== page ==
When I fry cornstarch-coated tofu in a heavy-based metal pan, it sticks badly: the cornstarch ends up crusted onto the pan with almost none attached to the tofu.

I am pressing the tofu and patting the surface dry before coating in cornstarch, pre-heating the pan until water beads, and shallow-frying in rapeseed oil. I don't want to deep-fry.

Keeping the tofu moving in the pan doesn't seem to help with the sticking. If I leave the tofu until the cornstarch browns and releases on one side before flipping, the cornstarch on that side ends up overcooked, and after flipping the other sides get stuck anyway.

Is there a good way to avoid the cornstarch sticking in a metal pan when shallow-frying?

(A teflon pan produces good results, but I want to use the metal pan. The metal pan makes e.g. excellent omelettes without sticking. It has a heavy magnetic base and the cooking surface is non-magnetic, possibly aluminium.)

  • Can you clarify what type of metal pan? stainless steel? cast iron (seasoned?)? aluminium? copper?
    – bob1
    Commented Jul 2 at 10:08
  • Do your omelettes not stick, or stick a little then release in time that it's no trouble? I suspect the latter
    – Chris H
    Commented Jul 2 at 10:20
  • @bob1 it seems to have a magnetic heavy base and a non-magnetic cooking surface. Maybe it's aluminium on the top cooking surface? Definitely not cast iron or copper.
    – mxybi
    Commented Jul 2 at 11:16
  • @ChrisH: yes, I think you're right!
    – mxybi
    Commented Jul 2 at 11:17
  • 1
    @mxybi Probably stainless steel, not all types are magnetic. Aluminium would be dull grey with bright shiny underneath the grey layer and would be light compared to steel.
    – bob1
    Commented Jul 2 at 20:16

2 Answers 2


I would recommend a few things:

  1. Shake off as much cornstarch after coating it. You typically just want a thin layer. You may also want to let it sit for a few minutes before adding (so it can better fuse to the food), then shake it off again before adding to the pan.
  2. Make sure the pan (and whatever oil) is well heated before you drop any food in. Most oils will start to shimmer when they’re hot. This is the ideal time to put the food in.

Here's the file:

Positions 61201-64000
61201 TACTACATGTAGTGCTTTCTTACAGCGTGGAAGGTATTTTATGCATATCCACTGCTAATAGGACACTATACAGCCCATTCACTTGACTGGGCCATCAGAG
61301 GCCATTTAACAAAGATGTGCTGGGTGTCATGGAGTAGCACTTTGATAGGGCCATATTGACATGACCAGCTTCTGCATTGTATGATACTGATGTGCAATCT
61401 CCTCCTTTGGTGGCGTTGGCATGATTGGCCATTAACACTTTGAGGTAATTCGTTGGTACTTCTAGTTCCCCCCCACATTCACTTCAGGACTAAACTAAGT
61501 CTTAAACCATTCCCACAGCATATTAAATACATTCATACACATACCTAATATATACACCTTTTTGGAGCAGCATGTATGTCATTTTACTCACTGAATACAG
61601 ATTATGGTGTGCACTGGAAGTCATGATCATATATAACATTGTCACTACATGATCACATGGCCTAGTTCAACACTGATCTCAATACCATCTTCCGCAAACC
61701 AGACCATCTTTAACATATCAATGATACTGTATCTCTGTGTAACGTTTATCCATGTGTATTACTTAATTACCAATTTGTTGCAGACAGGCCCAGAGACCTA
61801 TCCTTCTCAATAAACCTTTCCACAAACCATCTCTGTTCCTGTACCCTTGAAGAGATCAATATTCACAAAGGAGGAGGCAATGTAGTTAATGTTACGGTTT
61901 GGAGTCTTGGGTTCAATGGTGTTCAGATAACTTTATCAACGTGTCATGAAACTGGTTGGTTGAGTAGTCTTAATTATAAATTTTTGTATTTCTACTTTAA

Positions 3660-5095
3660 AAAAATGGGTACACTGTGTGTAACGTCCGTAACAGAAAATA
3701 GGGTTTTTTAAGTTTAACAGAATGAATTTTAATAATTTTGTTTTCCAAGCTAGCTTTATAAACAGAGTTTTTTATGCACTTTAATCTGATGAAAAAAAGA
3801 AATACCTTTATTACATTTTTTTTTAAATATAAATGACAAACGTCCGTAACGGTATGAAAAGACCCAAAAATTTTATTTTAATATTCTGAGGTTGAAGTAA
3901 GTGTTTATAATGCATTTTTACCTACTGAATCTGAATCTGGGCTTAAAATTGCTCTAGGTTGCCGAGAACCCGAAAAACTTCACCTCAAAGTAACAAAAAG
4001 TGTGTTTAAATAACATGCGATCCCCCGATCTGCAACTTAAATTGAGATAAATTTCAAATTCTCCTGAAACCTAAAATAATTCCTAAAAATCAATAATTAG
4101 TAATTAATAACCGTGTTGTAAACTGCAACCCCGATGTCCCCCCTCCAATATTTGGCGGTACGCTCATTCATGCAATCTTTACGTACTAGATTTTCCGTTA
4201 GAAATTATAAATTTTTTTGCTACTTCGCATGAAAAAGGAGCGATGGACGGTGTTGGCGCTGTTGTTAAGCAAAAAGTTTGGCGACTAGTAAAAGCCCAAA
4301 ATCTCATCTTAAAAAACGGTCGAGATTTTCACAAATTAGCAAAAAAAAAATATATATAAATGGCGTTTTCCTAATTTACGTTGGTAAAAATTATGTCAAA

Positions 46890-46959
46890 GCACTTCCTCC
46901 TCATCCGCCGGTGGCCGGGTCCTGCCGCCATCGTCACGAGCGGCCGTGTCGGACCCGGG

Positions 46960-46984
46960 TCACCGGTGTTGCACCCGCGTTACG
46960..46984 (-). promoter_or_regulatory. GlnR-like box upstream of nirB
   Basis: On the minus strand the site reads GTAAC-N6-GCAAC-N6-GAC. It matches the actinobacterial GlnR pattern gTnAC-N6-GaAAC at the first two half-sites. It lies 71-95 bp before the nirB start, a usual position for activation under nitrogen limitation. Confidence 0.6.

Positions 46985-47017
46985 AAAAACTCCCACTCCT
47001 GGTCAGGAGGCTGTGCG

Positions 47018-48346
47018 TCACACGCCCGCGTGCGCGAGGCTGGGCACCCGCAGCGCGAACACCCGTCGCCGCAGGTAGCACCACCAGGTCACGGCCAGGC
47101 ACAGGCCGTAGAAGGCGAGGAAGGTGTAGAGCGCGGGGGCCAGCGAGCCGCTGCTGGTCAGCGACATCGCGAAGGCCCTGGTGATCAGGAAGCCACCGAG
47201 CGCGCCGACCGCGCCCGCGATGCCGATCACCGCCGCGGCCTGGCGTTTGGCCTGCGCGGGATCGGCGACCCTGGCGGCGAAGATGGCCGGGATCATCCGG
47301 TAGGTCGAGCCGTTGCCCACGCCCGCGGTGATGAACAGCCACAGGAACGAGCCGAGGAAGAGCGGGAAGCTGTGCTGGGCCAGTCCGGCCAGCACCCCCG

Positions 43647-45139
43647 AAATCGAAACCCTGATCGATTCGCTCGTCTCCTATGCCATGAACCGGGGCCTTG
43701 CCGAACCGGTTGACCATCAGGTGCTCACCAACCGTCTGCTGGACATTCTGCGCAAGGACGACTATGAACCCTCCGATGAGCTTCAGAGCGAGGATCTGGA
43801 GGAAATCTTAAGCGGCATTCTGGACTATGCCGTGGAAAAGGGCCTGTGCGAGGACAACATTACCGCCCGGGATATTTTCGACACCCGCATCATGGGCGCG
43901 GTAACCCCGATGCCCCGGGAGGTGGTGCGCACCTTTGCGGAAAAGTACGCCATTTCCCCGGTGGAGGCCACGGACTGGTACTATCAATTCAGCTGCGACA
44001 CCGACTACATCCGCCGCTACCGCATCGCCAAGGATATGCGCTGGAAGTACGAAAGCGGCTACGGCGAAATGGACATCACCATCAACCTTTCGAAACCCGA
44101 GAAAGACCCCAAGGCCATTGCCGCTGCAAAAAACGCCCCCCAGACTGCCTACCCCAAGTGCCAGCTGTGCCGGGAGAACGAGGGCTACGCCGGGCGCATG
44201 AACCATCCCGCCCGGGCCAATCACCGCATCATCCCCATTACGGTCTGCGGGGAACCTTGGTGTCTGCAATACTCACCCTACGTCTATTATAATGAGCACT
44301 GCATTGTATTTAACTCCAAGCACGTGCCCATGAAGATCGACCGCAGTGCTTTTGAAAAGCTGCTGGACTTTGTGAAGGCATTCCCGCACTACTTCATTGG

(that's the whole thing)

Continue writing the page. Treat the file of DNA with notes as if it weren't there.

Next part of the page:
3. Touch a corner of the food into the pan before you place it in… if you don’t hear a sizzle, the pan is too cool, and you should wait longer. (This shouldn’t be an issue if you wait for the shimmer)
  4. Beware of ‘overcrowding’ the pan. You want a bit of space between each food item. If they’re too closely packed together, you’ll have a less than ideal result, as the food steams and loosens the coating.

It’s also possible that your tofu is TOO dry before coating. There needs to be a little bit of moisture for the starch to stick to it.


You can actually season a metal pan, although it won't be as nonstick as a nonstick pan it will help. Smear the lightest coating of LOW smoke point oil (the kind you should NOT cook with) and heat the pan until it starts smoking. Use a paper towel to apply. Let it smoke for a minute or so. Repeat a couple of times. This creates a coating on the pan.

Regardless of coating, you want the pan at the right temperature before placing food in it. Now use a HIGH smoke point oil (canola or avocado for instance) and an often cited test where you flick a few drops of water into the pan. If the water droplets completely bead up and roll around you are at an optimal temperature - if it instantly evaporates it is too hot and if it just sizzles but does not bead and roll around, you are too low.

Now try adding the cornstarch battered tofu. Still may not work, but that is optimal.


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